Anglo-Irish Trade Agreement

The Anglo-Irish Trade Agreement was signed on 25 April 1938 by Ireland and the United Kingdom.[1] It aimed to resolve the Anglo-Irish Trade War which had been on-going from 1933.

Scope edit

The prime minister Neville Chamberlain summarised the 4 possible areas for discussion in a debate on the Eire Bill held on 5 May 1938: "The first was the question of partition; the second, of defence; the third, finance; and the fourth, trade."

Partition was considered by him to be a matter to be resolved between Ireland and Northern Ireland.

Chamberlain summed up that: "In spite of all the controversies of the past and all the heat that has been generated, this country and Eire cannot do without one another. Our natural interests and our geographical position inevitably tend to bring us together, and what has kept us apart has been, not a divergence of interests, but something which ought to be far less important, and that is a difference of opinion." [2]

Terms of the Agreement edit

The treaty abolished the 20% tariffs that both the United Kingdom and Ireland placed on their respective imported goods.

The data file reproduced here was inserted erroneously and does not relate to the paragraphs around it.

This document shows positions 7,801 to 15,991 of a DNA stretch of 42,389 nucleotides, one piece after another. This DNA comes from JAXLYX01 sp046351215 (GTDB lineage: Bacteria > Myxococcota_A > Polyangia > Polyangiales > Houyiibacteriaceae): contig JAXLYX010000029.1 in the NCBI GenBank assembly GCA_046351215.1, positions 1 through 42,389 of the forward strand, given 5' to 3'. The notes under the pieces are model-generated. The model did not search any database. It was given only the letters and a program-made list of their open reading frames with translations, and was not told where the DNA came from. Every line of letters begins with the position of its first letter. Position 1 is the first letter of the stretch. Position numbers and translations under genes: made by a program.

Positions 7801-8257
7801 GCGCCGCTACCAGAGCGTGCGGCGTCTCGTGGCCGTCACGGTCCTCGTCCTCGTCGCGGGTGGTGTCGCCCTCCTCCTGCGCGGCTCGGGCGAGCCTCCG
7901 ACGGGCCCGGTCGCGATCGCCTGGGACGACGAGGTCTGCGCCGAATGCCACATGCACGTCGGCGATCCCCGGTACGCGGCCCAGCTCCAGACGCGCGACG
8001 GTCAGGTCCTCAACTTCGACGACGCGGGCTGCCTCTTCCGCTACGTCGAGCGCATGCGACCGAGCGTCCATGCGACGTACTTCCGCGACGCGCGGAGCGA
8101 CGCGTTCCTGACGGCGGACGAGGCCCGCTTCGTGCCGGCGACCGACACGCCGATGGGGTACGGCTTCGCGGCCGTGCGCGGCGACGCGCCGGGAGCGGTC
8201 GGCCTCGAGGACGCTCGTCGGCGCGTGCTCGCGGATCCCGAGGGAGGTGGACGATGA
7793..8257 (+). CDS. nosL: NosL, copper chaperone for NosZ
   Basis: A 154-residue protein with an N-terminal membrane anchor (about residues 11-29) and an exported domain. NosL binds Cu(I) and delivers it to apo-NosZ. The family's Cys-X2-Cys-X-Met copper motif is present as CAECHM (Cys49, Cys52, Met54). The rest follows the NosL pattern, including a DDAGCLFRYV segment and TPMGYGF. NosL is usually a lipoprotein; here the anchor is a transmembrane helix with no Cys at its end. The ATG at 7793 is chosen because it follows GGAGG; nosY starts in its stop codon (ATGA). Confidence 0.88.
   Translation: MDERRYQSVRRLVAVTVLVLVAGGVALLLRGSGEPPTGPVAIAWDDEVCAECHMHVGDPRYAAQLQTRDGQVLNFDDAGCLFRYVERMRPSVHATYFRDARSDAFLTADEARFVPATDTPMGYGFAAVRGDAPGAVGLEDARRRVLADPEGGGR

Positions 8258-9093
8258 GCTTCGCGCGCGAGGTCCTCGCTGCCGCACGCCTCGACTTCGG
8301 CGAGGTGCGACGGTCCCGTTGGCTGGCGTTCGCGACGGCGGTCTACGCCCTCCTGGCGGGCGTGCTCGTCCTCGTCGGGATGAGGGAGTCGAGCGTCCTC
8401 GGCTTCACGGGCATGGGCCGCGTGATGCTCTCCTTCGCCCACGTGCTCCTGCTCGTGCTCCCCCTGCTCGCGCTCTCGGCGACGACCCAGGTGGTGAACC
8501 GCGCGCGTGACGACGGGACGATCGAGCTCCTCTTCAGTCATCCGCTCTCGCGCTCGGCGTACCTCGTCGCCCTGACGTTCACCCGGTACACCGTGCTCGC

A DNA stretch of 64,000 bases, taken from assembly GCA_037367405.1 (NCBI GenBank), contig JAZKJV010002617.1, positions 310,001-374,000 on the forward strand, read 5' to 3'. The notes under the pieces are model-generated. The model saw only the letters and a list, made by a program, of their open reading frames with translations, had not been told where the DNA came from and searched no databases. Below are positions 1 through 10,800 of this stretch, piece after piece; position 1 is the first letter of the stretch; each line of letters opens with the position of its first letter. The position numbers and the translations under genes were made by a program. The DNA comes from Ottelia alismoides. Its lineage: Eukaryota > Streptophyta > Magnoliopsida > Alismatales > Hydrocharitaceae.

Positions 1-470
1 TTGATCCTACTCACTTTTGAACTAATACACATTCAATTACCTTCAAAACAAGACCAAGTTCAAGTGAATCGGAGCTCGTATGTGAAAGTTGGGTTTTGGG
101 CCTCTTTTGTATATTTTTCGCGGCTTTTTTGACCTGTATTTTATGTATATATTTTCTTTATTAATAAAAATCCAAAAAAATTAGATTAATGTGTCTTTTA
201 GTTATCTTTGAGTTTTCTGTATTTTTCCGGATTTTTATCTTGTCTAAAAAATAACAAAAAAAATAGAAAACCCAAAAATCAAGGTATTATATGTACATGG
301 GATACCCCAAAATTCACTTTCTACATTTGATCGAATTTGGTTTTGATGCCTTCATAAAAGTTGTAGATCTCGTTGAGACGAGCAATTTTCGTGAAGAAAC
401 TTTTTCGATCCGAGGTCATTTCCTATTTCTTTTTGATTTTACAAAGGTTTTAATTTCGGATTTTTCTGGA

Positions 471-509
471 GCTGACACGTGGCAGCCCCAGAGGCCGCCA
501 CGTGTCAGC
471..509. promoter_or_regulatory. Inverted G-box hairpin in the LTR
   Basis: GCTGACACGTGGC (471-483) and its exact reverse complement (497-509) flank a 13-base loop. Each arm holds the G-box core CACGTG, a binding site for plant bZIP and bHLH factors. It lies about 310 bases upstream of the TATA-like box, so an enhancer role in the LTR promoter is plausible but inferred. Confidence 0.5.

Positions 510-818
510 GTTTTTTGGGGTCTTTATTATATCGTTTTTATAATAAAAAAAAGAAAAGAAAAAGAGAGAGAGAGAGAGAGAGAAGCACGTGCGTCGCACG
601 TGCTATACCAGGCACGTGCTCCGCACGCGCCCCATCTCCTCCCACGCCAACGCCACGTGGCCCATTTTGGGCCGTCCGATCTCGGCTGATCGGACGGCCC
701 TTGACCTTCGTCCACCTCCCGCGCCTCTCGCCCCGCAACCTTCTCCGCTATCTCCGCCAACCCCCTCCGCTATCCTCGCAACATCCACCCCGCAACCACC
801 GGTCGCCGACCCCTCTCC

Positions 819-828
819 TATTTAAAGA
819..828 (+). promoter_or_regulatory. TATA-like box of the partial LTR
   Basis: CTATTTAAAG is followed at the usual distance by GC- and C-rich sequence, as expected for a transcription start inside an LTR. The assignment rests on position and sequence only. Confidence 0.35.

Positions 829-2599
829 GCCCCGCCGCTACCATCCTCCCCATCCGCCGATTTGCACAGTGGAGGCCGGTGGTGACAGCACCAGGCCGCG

Ireland was also to pay a final one time £10 million sum to the United Kingdom for the "land annuities" derived from financial loans originally granted to Irish tenant farmers by the British government to enable them purchase lands under the Land Acts pre-1922, a provision which was part of the 1921 Anglo-Irish Treaty (to compensate Anglo-Irish land-owners for compulsory purchase of their lands in Ireland mainly through the Land Acts introduced by governments of the United Kingdom between 1870 and 1909).

The Trade Agreement was portrayed as advantageous for the newly reconstituted Irish state, as the remaining land annuities liability under a 1925 agreement was £11.75 millions (in annual repayments of £250,000 over sixty years). The apparently favourable saving of £1,175,000 was made much of on the Irish side, but more than matched what the British would have gradually lost over the 47 years, if the value was discounted on the Time value of money basis. It was convenient for both sides to close the matter.

The United Kingdom also transferred to the government of Ireland the Treaty Ports (Queenstown (Cobh), Berehaven and Lough Swilly).[3] The use of these ports had been retained by the United Kingdom under the Anglo-Irish Treaty that ended the Anglo-Irish War.

The Trade Agreement, including the return of the Treaty Ports, was given effect in the United Kingdom through the Eire (Confirmation of Agreements) Act 1938.

References edit

  1. ^ Irish Treaty Series, No. 1 of 1938, "Agreements between the Government of Ireland and the Government of the United Kingdom, London, 25 April 1938."
  2. ^ Neville Chamberlain, Prime Minister (5 May 1938). "EIRE (CONFIRMATION OF AGREEMENTS) BILL". Parliamentary Debates (Hansard). United Kingdom: House of Commons. col. 1079.
  3. ^ "British-Irish tripartite agreement on trade, finance and defence from Text of British-Agreements". Documents on Irish Foreign Policy. 25 April 1938. Retrieved 19 April 2020.

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